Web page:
The Volkswagen-style crash in Mitsubishi Motors’ shares looks merited. The Japanese carmaker’s market value has plunged by about 45 percent, or $3.4 billion, in the few days since it admitted fiddling fuel-economy tests. Like the months-long emissions-testing affair at the German giant, this episode has a long way to run. But it is not hard to construct scenarios under which the current market reaction makes sense.
Though uncertainties abound, Mitsubishi Motors will probably suffer three types of damage. First, it will have to make payments to cheated customers, repay subsidies, compensate partner Nissan, and shell out for fines and legal fees. The bill could mushroom if trouble spreads Stateside, where authorities are also circling. Precise estimates are hard but Citi analysts say the eventual outlay could total “several hundreds of billions of yen”.
Second, revenue and profitability will suffer, as the bad publicity dents sales and fixing the problem distracts from other big tasks, like overhauling outdated car models. Finally, some investors in newly corporate governance-focused Japan are likely to avoid the stock – especially since Mitsubishi Motors is a repeat offender.
Before Mitsubishi Motors dropped its bombshell, its market capitalisation was about 850 billion yen ($7.65 billion). It had nearly 417 billion yen of net cash as of the end of March, on Nomura estimates. Analysts expected 200 billion yen of EBITDA for the year to March 2018, which means Mitsubishi Motors’ enterprise value was about 2.2 times that figure.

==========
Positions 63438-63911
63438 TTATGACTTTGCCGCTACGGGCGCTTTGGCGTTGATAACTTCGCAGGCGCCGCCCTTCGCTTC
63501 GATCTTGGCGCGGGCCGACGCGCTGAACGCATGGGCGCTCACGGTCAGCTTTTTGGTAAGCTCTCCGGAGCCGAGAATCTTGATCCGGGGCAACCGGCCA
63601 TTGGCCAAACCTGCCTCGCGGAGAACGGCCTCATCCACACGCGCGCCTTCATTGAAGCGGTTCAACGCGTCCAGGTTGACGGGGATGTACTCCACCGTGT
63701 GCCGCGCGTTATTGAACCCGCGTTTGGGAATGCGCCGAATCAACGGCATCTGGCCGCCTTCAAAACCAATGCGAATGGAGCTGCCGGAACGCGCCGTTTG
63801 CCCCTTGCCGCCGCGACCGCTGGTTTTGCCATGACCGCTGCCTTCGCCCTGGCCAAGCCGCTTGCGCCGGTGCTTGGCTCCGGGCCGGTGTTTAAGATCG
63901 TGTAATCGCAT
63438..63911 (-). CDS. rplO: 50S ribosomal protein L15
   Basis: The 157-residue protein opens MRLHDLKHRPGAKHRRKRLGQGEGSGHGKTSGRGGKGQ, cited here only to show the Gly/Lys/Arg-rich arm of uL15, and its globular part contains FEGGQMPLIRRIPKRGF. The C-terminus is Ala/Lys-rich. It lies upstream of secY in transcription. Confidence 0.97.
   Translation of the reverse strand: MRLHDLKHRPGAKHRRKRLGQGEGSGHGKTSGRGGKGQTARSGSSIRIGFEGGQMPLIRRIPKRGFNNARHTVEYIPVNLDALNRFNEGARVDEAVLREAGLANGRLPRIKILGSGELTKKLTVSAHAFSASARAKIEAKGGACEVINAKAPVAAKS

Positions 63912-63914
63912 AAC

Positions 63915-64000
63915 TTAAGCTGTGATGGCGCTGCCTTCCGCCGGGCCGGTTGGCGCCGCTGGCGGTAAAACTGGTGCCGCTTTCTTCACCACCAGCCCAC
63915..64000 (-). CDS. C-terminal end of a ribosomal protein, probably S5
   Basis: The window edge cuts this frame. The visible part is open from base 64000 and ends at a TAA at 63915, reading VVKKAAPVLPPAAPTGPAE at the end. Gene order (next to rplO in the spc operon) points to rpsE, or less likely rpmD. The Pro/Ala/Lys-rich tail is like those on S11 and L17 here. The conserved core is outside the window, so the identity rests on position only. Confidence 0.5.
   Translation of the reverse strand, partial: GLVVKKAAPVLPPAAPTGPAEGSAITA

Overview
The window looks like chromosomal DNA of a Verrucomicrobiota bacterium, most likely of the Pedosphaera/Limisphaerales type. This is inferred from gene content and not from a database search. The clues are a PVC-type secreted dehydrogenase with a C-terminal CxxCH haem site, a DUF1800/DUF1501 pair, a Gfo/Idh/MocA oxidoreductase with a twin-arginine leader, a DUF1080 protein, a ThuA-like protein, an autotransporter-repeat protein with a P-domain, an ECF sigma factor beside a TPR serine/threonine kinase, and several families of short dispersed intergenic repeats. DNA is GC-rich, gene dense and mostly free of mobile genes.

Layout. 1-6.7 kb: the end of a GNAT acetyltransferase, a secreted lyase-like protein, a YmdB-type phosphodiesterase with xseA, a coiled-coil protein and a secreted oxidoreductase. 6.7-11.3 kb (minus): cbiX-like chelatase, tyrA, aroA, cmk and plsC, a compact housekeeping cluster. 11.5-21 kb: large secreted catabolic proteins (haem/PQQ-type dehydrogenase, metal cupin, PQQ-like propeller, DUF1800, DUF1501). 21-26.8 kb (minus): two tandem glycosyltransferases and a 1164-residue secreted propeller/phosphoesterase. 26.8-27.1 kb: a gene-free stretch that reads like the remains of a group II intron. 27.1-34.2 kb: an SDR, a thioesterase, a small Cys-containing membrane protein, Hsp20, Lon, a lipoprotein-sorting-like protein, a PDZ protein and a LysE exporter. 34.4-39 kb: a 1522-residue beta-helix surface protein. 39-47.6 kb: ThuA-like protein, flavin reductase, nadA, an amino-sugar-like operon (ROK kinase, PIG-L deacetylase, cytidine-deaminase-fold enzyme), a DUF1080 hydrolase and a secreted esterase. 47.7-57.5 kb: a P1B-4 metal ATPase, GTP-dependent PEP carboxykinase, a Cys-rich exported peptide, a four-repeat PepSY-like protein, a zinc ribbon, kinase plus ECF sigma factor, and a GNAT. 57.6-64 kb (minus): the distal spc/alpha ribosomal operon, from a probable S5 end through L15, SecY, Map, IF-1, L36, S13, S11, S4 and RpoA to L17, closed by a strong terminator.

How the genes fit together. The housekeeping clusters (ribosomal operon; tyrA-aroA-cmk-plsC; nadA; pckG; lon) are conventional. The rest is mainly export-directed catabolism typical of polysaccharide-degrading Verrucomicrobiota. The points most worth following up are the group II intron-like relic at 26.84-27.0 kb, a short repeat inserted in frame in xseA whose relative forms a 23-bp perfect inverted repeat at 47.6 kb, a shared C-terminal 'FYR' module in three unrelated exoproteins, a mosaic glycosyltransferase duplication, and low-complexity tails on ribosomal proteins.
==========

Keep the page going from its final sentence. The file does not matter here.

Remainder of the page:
Now the company’s market value is just 468 billion yen. Suppose that payouts and fines cut the cash pile in half, and its enterprise value would be 260 billion yen. If Mitsubishi was valued on the same multiple as before, that would imply its EBITDA will be 40 percent lower than previously expected.
In practice, though, the uncertainty and stigma will hurt Mitsubishi’s market standing too. So it is more plausible to imagine EBITDA shrinks by a quarter and the already-miserly multiple falls to just 1.7 times.
In absolute terms, Mitsubishi’s trouble is nowhere near as large as VW’s, for which the German company has set aside $18 billion. Even so, investors’ fears look justified.